The bulk of the day was spent on a wonderfully long and gradual descent through the Cache La Poudre River Canyon. This is a spectacularly beautiful river corridor. The transition from spruce and firs to arid-tolerate pines and junipers attested to my significant drop in elevation as the ride progressed. This river ranks as one of the prettiest I have seen; tremendous boulder-strewn rapids followed by long tail-outs where the water runs as clear as gin. The riverside mountains are a jagged formation composed of rocks and cliffs of all shapes and sizes.

The friendly folks at Full Cycle bicycle shop in Fort Collins gave my bike wheels a through examination while I toured the city a bit. Fort has a similar feel and appearance to Corvallis, another town I pedaled through on this trip. It is no coincidence that the two towns share a similar verve, for they are both home to major public universities with good reputations. In the bike shop I spoke to a wildlife professor at Colorado State University. He had praises for the school for which I now work.

Fort Collins and cities south – Boulder, Denver, Colorado Springs – lie along the Front Range of mountains, and thus sit at the sharp boundary between the Mountain West and the Great Plains. In the late afternoon I left town and started east. I was sad to see the mountains go. The greater the challenge, I believe, the more poignant the memory; the visions of steep, twisting climbs into the thin air of Santiam Pass and Flaming Gorge will stay with me for a long time. As twilight faded to darkness on the long straight road ahead, a rich light developed over the Front Range. I kept craning my neck over my shoulder to have another look at Longs Peaks and its mountain neighbors off my back. I didn’t want to see them go.

Tuesday, August 18, 2009

Help me pedal my way to 10K!

Thanks to all of you who have generously shown your support of my solo bike tour and the Outer Banks Wildlife Shelter (OWLS) by sending words of encouragement, donations to my cause, and packages with goodies. Your kind words have helped to keep me pedaling through muscle pain, inclement weather, steep hills, and mechanical issues.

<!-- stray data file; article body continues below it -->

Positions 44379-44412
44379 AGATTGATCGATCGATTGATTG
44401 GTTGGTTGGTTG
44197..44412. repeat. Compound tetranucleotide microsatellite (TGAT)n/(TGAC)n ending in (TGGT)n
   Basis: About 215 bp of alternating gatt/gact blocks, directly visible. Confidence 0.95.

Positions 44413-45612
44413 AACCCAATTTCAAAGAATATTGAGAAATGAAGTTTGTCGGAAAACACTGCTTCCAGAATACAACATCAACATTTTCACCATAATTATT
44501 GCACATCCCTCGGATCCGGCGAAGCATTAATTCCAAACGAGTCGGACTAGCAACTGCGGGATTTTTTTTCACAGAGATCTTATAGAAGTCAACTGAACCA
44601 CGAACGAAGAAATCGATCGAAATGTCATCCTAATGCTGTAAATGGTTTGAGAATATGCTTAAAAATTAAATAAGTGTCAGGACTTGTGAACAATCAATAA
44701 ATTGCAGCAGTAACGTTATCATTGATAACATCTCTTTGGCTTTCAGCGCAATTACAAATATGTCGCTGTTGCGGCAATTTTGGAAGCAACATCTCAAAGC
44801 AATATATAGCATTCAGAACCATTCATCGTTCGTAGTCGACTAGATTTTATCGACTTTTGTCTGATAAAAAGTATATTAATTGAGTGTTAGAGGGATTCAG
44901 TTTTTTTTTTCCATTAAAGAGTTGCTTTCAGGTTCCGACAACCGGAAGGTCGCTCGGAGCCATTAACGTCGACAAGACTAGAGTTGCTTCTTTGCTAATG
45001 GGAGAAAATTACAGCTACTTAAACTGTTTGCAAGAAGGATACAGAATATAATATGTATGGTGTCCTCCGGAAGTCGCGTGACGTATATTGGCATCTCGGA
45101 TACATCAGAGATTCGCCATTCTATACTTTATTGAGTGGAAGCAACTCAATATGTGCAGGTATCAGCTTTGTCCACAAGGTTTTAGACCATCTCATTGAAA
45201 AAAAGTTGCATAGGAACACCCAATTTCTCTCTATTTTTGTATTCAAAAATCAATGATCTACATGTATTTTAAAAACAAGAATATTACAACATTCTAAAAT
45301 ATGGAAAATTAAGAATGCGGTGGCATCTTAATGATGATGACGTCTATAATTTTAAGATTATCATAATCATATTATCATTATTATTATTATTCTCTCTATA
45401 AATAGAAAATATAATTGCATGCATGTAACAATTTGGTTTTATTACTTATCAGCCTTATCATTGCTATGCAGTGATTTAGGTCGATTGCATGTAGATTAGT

It’s been 1500 miles, five states and almost $5500 dollars. I’ve raised just over one-half of my $10,000 goal and I only have less than 20 days left pedaling. I am beginning to wonder if I am going to attain this 10K goal at the rate that donations are trickling in. I hope I am able fulfill my dream of helping OWLS fund a large enclosure in which to rehabilitate larger mammals such as the white-tailed deer pictured here.

Remember – for a $50 donation, you’ll receive a Pedal4wildlife t-shirt; $100 – a t-shirt and a sweatshirt, and $250 – a t-shirt, sweatshirt, and Outer Banks Wildlife Shelter canvas tote. Donations to OWLS are tax deductible.

To make a secure online donation to my cause, click the donation link in the right-hand sidebar of this webpage or visit Alternatively, checks can be mailed to the Outer Banks Wildlife Shelter at 100 Wildlife Way, Newport, NC 28570. Note “bike tour” on your check.

I realize economic conditions make it difficult for some to consider donating money. If this is the case, please consider giving back to your community by volunteering a small amount of your time during the national United We Serve campaign. Together, we can make a huge impact in our communities.

Other ways to help this cause:

*Send the link to all of the email addresses in your contact list and ask them to donate.
*Join my Facebook Cause and invite all of your FB friends to join, too.